Fort Mountain State Park

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Fort Mountain State Park
Fort mountain wall 02.JPG
View of the ruins
Map showing the location of Fort Mountain State Park
Map showing the location of Fort Mountain State Park
Location of Black Rock Mountain State Park in Georgia
Location Murray County, Georgia, USA
Nearest city Ellijay, Georgia
Coordinates 34°45′39″N 84°42′26″W / 34.760916°N 84.707166°W / 34.760916; -84.707166Coordinates: 34°45′39″N 84°42′26″W / 34.760916°N 84.707166°W / 34.760916; -84.707166
Area 3,712 acres (15.02 km2)
Governing body Georgia State Park

Fort Mountain State Park is a 3,712 acre (15.02 km²) Georgia state park located between Chatsworth and Ellijay on Fort Mountain. The state park was founded in 1938 and is named for an ancient 885 foot (269.48 m) long rock wall located on the peak.[1]

History[edit]

Fort Mountain State Park was established in 1938 on land donated by Atlanta mayor Ivan Allen, Jr. The park was originally 1,930 acres. The Civilian Conservation Corps built many of the park's facilities, such as the stone fire tower, the lake, the trails and some park buildings. With help from state and federal funding, the park expanded its boundaries during the late 1990s to 3,712 acres.[1]

Ancient wall[edit]

The state park derived its name from an ancient 885 foot (269.48 m) long rock wall located on the peak. The zigzagging wall contains 19[2] or 29[3] pits scattered along the wall, in addition to a ruin of a gateway. The wall was constructed out of local stones from the surrounding regions around the summit. A 1956 archaeological report concluded only that the structure "represents a prehistoric aboriginal construction whose precise age and nature cannot yet be safely hazarded until the whole problem, of which this is a representative, has been more fully investigated,"[2] while a modern online tourist website states that the wall was built by local Native Americans around 500 AD for religious purposes.[4]

There are several legends concerning the wall. One legend claims that the wall is a remnant of one of the several stone forts legendary Welsh explorer Madoc and his group built throughout the present day United States. The wall has also been related to the "moon-eyed people" of Cherokee lore.[4] Other speculations of the wall's origins and purposes have included a fortification for Hernando De Soto's Conquistadors and a honeymoon haven for Cherokee newlyweds.[3][2]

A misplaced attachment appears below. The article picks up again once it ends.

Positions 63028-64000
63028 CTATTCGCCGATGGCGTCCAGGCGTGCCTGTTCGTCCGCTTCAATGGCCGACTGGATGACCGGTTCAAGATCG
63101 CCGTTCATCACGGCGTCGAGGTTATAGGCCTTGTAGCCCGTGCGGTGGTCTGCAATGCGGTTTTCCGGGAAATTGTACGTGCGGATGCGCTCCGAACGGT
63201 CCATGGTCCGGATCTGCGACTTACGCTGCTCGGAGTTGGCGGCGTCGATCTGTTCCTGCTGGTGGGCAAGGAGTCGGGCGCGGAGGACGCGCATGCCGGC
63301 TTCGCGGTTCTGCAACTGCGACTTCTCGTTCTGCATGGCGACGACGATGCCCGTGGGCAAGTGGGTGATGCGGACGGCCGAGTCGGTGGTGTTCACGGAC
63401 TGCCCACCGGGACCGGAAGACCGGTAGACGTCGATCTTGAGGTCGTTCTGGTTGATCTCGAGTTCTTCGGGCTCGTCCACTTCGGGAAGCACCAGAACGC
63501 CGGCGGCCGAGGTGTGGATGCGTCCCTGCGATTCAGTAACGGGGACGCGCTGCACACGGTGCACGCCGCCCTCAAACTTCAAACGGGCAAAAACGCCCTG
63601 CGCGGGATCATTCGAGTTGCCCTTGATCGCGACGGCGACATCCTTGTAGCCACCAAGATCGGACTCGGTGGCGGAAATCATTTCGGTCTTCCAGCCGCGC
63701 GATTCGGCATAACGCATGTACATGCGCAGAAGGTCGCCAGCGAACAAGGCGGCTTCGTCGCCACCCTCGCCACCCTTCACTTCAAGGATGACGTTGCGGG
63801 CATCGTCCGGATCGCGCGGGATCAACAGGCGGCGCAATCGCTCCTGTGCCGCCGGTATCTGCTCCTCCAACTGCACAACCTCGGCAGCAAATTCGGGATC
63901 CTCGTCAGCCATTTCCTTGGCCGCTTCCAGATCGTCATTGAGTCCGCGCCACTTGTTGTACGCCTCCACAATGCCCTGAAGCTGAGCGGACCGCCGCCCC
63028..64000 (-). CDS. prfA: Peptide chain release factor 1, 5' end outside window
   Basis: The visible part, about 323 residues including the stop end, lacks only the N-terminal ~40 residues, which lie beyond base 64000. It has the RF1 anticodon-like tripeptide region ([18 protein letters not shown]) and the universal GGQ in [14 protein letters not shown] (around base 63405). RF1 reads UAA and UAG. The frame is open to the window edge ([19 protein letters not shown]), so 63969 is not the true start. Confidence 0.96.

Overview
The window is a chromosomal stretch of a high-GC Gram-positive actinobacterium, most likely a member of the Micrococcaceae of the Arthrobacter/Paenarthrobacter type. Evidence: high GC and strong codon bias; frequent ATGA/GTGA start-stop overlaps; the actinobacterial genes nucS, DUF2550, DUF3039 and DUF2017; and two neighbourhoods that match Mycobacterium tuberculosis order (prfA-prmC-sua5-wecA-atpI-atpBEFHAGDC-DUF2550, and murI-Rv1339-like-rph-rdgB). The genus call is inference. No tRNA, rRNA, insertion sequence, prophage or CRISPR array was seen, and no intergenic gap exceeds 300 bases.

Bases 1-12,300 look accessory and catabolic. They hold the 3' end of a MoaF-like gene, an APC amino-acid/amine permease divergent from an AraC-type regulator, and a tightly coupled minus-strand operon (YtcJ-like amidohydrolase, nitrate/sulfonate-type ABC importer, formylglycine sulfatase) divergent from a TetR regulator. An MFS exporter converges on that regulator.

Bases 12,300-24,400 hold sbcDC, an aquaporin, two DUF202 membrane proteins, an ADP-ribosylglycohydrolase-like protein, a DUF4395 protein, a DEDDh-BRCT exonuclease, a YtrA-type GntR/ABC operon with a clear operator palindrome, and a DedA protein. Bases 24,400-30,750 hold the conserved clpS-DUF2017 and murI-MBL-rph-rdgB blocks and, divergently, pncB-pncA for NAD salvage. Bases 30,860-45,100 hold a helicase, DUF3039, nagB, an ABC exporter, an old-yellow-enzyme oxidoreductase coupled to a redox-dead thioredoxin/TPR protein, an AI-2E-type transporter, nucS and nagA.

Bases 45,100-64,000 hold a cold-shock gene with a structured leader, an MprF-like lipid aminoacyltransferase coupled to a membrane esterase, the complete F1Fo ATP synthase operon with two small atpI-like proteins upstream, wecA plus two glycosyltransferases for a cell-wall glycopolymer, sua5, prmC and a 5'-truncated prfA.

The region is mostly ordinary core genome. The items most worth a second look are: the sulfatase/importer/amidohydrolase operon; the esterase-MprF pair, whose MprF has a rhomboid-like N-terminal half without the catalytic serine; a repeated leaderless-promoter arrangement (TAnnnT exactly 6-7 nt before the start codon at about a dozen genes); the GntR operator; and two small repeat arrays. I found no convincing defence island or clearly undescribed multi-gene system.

Description[edit]

Situated in the Chattahoochee National Forest, Fort Mountain State Park offers many outdoor activities, such as hiking, mountain biking, and horseback riding. There are 14 miles (22.5 km) of trails inside the park.[5] The park is also known for its unique scenery, a mixture of both hardwood and pine forests and several blueberry thickets. In addition, the park contains a 17 acre (0.07 km²) mountain lake. Atop Fort Mountain itself is a tower constructed by members of the Civilian Conservation Corps. The picnic shelters in the park and the trails to the rock wall were also constructed by the CCC.[1]

The summit of a different mountain in the south-southwest part of the park contains a radio tower for Georgia Public Broadcasting, transmitting TV station WCLP-TV (now WNGH-TV) since 1967, and radio station WNGH-FM since about May 2008.

The park is accessible via Woody Glenn Highway (Georgia 2 and Georgia 52).

Facilities[edit]

Fort Mountain State Park has the following facilities:[6]

Gallery[edit]

See also[edit]

References[edit]

  1. ^ a b c Fort Mountain State Park. Georgia Public Broadcasting. Retrieved 21 March 2012.
  2. ^ a b c Smith, Philip E., "Aboriginal Stone Constructions in the Southern Piedmont", in University Of Georgia Laboratory Of Archaeology Series Report No 4 1962 [1]
  3. ^ a b Mystery Shrouds Fort Mountain. The Historical Markers Database. 18 September 2009. Retrieved 21 March 2012.
  4. ^ a b Fort Mountain State Park. ngeorgia.com. Retrieved 21 March 2012
  5. ^ Fort Mountain State Park. GeorgiaTrails.com. Retrieved 21 March 2012.
  6. ^ Fort Mountain State Park. Georgia State Parks. Retrieved 21 March 2012.

External links[edit]